The uniqueness of the complementarity determining region III (CDRIII) has been utilized successfully in the last decade for development of a patient specific, molecular, polymerase chain reaction (PCR)-based assay for determining minimal residual disease in various lymphoid malignancies. There are various approaches for carrying out this test. i) CDRIII primers are used to amplify the corresponding DNA from the same patient and quantitation of the amplified CDRIII bands is done by generation a standard curve of known amounts of purified patient's tumor DNA, followed by a linear regression analysis to quantitate the results. ii) CDRIII primers are used to amplify a serially-diluted patient's sample (unknown), with replicate points. According to Poisson equation, replicate points in each dilution can be either all positive, all negative, or 'mixed', negative and positive. The quantitation, according to this approach is done by determination of the dilution point where there are 'mixed' lanes plus the flanking 'all negative' and 'all positive' lanes, assuming that the test can always detect one tumor cell in 100,000 cells. In this communication we show evidence that the use of the Poisson method can lead to an underestimation of the amount of tumor cells, due to the great variability in the priming and amplification among the various CDRIII primers. This variation is inherent to the size, C/G ratio, melting point of each primer, etc. In a simulated statistical model we show that the magnitude of error in the Poisson method could reach 1-2 logs. In contrast, using the standard curve for each patient and regression analysis eliminate these problems.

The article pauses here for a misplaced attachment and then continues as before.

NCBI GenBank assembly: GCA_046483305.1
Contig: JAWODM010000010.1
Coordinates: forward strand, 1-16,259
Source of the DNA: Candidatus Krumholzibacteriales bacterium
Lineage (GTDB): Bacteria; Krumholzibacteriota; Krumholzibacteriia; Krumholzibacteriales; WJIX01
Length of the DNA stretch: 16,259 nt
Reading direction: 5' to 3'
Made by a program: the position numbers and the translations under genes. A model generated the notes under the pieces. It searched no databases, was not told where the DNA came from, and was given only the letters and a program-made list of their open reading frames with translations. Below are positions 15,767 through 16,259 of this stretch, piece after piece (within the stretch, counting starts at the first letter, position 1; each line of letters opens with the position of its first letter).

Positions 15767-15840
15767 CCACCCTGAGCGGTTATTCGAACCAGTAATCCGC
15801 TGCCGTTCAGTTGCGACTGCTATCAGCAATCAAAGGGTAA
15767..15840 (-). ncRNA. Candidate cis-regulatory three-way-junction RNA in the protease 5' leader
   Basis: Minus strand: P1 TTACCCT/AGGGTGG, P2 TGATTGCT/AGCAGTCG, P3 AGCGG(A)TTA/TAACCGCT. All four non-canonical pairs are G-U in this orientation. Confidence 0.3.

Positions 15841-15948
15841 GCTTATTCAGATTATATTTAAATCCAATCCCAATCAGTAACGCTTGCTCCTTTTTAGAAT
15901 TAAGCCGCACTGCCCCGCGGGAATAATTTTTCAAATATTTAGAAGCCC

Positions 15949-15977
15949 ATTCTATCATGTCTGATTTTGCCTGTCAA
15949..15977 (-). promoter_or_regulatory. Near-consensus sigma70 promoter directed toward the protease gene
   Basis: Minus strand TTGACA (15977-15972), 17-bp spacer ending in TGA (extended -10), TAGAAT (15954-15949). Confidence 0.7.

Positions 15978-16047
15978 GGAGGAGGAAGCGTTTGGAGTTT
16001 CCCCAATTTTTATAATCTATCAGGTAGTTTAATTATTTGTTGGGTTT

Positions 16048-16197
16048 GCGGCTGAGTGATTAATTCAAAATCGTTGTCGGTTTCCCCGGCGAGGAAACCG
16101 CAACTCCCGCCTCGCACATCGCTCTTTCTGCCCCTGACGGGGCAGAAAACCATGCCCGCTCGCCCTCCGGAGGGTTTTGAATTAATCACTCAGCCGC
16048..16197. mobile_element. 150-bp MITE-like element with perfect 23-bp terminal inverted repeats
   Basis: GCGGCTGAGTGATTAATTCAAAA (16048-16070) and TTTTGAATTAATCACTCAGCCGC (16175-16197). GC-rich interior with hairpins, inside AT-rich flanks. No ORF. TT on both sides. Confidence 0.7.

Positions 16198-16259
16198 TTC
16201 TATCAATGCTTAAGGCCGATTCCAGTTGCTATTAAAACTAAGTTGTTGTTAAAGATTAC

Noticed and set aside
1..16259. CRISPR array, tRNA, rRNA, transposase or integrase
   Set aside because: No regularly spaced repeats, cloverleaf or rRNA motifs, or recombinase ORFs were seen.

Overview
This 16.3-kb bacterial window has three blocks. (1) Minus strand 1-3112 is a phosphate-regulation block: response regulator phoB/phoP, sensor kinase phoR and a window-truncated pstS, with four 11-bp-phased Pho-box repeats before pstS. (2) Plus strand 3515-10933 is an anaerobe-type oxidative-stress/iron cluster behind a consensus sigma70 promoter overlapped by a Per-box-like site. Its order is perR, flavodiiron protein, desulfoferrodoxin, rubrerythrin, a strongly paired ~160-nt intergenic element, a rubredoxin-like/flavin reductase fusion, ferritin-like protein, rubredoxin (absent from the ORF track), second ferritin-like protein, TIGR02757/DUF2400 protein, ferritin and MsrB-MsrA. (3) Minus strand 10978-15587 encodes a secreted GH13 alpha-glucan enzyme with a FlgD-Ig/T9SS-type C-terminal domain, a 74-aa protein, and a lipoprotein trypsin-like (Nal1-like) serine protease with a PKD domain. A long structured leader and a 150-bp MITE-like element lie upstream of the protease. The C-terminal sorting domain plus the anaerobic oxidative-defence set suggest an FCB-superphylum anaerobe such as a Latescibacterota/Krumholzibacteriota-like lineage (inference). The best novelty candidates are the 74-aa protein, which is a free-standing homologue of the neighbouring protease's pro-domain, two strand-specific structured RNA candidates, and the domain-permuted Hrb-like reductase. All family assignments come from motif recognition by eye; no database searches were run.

- Complementarity determining region
- Multiple myeloma
ASJC Scopus subject areas
- Cancer Research